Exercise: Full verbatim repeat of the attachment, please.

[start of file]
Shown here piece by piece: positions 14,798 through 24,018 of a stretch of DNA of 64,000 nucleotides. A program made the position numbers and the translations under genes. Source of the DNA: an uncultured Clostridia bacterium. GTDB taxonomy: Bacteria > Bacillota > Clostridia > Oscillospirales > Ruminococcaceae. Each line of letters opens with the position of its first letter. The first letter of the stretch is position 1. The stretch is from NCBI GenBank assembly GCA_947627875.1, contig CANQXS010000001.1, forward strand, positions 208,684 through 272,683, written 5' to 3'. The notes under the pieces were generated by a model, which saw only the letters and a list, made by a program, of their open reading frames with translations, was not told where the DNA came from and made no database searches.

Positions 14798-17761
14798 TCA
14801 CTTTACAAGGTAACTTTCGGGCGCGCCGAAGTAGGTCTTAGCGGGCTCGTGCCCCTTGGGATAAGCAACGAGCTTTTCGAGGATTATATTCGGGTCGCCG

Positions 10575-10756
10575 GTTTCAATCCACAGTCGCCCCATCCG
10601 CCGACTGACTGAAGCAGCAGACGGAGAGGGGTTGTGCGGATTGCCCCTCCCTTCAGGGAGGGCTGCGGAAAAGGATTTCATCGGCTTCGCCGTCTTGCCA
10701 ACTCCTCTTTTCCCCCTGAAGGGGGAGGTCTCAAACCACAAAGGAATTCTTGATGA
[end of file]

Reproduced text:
Shown here piece by piece: positions 14,798 through 24,018 of a stretch of DNA of 64,000 nucleotides. A program made the position numbers and the translations under genes. Source of the DNA: an uncultured Clostridia bacterium. GTDB taxonomy: Bacteria > Bacillota > Clostridia > Oscillospirales > Ruminococcaceae. Each line of letters opens with the position of its first letter. The first letter of the stretch is position 1. The stretch is from NCBI GenBank assembly GCA_947627875.1, contig CANQXS010000001.1, forward strand, positions 208,684 through 272,683, written 5' to 3'. The notes under the pieces were generated by a model, which saw only the letters and a list, made by a program, of their open reading frames with translations, was not told where the DNA came from and made no database searches.

Positions 14798-17761
14798 TCA
14801 CTTTACAAGGTAACTTTCGGGCGCGCCGAAGTAGGTCTTAGCGGGCTCGTGCCCCTTGGGATAAGCAACGAGCTTTTCGAGGATTATATTCGGGTCGCCG

Positions 10575-10756
10575 GTTTCAATCCACAGTCGCCCCATCCG
10601 CCGACTGACTGAAGCAGCAGACGGAGAGGGGTTGTGCGGATTGCCCCTCCCTTCAGGGAGGGCTGCGGAAAAGGATTTCATCGGCTTCGCCGTCTTGCCA
10701 ACTCCTCTTTTCCCCCTGAAGGGGGAGGTCTCAAACCACAAAGGAATTCTTGATGA